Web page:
Master of the Film Score James Newton Howard Performs Friday and Saturday
I want theme music.
More specifically, I want it composed by James Newton Howard.
His soundtracks brought empathy for a hardened street worker in Pretty Woman, caused our skin to chill and prickle in The Sixth Sense, and sent us shooting through Gotham in The Dark Night.
A true savant, Howard has been racking up accolades for more than 20 years. He's had so many Academy nods (eight), that it's been rumored that the Judging Powers sought medical attention for whiplash.
An Evening With Kim Fields
TicketsFri., Nov. 4, 8:15pm
24-HOUR FILMFEAST Featuring the Films of Thomas Allen Harris
TicketsSat., Nov. 5, 12:00pm
Casa Manana Presents Million Dollar Quartet
TicketsSat., Nov. 5, 2:00pm
Scott Joplin Chamber Orchestra Of Houston
TicketsSat., Nov. 5, 5:00pm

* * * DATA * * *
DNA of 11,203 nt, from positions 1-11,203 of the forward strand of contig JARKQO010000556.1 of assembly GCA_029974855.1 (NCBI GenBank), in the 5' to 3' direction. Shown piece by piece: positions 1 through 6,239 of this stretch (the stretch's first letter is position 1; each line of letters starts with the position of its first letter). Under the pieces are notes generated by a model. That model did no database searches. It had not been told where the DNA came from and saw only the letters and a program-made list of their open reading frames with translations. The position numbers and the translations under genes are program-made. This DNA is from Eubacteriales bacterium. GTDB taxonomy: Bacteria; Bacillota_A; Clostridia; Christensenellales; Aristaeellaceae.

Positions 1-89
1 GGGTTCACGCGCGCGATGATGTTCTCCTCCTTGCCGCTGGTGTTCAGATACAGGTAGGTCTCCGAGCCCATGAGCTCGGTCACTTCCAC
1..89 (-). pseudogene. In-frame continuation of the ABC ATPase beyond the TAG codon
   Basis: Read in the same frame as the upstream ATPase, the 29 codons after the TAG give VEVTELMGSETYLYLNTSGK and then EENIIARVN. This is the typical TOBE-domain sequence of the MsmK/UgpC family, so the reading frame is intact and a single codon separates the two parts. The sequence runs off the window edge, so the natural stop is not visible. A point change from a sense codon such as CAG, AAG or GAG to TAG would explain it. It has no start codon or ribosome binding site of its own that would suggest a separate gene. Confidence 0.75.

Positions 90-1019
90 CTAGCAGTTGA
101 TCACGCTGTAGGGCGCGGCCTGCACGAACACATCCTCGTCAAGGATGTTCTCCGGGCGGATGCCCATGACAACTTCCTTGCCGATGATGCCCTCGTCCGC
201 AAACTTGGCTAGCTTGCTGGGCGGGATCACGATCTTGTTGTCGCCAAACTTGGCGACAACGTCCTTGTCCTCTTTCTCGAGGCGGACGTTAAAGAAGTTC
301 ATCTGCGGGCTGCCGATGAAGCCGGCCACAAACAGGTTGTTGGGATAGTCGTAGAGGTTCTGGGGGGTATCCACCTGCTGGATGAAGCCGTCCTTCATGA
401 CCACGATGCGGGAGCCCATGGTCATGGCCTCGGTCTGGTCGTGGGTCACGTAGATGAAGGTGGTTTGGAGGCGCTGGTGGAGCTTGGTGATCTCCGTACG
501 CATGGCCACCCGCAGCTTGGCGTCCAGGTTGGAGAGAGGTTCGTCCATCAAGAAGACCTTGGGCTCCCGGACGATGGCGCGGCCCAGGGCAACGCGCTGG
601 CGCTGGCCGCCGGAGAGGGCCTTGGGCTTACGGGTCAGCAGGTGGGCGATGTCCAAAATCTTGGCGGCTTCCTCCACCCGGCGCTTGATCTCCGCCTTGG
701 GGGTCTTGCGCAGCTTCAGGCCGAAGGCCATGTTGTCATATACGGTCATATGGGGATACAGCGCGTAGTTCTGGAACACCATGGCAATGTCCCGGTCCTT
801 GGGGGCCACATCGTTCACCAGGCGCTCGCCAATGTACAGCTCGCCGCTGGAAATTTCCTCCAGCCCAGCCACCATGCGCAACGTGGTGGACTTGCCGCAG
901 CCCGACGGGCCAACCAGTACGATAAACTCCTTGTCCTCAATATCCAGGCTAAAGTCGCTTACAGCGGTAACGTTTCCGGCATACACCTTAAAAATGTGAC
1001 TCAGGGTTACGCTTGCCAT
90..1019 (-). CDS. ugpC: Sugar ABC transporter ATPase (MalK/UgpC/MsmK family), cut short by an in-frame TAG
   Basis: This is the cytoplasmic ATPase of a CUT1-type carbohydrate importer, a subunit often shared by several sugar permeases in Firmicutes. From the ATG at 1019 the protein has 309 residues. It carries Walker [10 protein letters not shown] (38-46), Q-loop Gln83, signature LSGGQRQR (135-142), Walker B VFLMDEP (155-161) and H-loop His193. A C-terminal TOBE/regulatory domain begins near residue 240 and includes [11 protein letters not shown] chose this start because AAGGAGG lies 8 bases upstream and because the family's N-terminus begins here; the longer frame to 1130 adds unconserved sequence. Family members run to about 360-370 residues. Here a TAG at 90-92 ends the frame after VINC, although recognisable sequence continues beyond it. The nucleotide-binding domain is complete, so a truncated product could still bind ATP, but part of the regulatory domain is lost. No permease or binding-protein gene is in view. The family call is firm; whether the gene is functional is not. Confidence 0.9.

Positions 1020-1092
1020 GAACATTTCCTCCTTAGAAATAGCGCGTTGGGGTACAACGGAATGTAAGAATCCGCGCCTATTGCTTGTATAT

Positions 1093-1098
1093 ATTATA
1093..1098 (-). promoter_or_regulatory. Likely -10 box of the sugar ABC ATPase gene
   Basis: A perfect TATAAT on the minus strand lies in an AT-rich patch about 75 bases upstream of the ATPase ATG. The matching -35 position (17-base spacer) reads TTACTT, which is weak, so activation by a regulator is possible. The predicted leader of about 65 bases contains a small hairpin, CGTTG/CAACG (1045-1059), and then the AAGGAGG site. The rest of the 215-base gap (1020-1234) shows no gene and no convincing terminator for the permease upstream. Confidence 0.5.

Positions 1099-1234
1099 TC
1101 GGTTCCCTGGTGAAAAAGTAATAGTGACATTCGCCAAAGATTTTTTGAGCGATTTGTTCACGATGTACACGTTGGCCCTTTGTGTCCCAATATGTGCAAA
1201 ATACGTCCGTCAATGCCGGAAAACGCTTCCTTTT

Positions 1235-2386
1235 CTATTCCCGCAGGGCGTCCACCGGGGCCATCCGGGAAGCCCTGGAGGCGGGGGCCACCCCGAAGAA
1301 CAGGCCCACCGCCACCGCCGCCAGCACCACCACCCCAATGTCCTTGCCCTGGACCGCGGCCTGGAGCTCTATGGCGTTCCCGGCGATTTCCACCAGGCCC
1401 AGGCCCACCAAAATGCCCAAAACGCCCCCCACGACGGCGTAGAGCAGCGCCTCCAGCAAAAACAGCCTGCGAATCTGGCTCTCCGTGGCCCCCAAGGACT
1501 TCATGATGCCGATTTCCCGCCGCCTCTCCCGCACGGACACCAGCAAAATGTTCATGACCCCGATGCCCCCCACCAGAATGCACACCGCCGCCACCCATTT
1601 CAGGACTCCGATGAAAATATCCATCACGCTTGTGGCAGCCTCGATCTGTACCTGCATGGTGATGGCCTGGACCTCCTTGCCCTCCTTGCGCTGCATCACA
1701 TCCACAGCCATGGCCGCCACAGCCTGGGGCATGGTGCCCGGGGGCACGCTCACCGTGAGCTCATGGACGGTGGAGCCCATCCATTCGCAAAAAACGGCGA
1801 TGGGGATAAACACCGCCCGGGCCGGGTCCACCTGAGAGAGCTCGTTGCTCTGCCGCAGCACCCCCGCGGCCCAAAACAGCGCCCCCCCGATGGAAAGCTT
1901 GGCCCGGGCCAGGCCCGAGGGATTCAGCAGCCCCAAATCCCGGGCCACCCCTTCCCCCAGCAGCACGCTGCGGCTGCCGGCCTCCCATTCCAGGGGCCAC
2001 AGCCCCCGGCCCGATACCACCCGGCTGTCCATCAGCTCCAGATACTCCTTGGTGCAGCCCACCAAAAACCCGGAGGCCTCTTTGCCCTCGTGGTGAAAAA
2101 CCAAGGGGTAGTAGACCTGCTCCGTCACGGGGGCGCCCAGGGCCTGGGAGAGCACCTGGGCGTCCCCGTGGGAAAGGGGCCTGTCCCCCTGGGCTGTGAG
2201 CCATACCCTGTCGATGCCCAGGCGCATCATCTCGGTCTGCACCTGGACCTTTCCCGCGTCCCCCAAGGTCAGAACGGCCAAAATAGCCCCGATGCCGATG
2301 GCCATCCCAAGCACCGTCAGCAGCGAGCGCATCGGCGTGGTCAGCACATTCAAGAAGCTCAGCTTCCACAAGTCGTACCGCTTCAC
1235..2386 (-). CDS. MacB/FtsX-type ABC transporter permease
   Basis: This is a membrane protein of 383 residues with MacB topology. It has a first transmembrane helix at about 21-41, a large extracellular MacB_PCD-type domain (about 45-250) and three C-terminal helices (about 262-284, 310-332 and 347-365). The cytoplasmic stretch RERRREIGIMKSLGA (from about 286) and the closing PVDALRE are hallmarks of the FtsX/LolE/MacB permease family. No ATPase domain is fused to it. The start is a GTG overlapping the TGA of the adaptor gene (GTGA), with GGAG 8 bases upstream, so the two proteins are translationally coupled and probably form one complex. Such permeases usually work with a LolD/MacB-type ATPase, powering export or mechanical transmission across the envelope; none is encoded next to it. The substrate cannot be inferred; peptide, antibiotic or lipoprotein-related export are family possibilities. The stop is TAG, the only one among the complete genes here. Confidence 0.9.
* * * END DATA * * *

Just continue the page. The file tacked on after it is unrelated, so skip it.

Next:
MARIA BAMFORD LIVE
TicketsSat., Nov. 5, 8:00pm
That's nearly double the amount accrued by Danny Elfman and Mark Mothersbaugh, combined.
So let's imagine how wonderful it would be if James Newton Howard composed your life's soundtrack.
You're at work toiling through reports. Your stapler is your only ally. There is no end in sight. You long for ... escape.
And then, poof!
Howard's pivotal piece from The Village, "The Gravel Road" rolls off you, like peaceful incense floating through a cathedral. Coworkers are suddenly synchronized, sliding in unison from the copier to the water cooler; their necks and arms roll gently down and up, like willow trees trapped in a slow-motion wind storm. Your paperwork flutters and takes flight. Jane from accounting has located the latch on the window and bends it open. Light and air gust in. Soon everything on your desk has levitated through the window and you slowly climb out, following freedom. You feel like you're seeing light for the first time. Thanks, James Newton Howard.
Which of Howard's works would be on your personal soundtrack? Remember that in addition to every Shyamalan thriller, he also penned the scores to: The Prince of Tides, The Fugitive, My Best Friend's Wedding, Wyatt Earp, One Fine Day, Primal Fear and pretty much any other film you can conjure.
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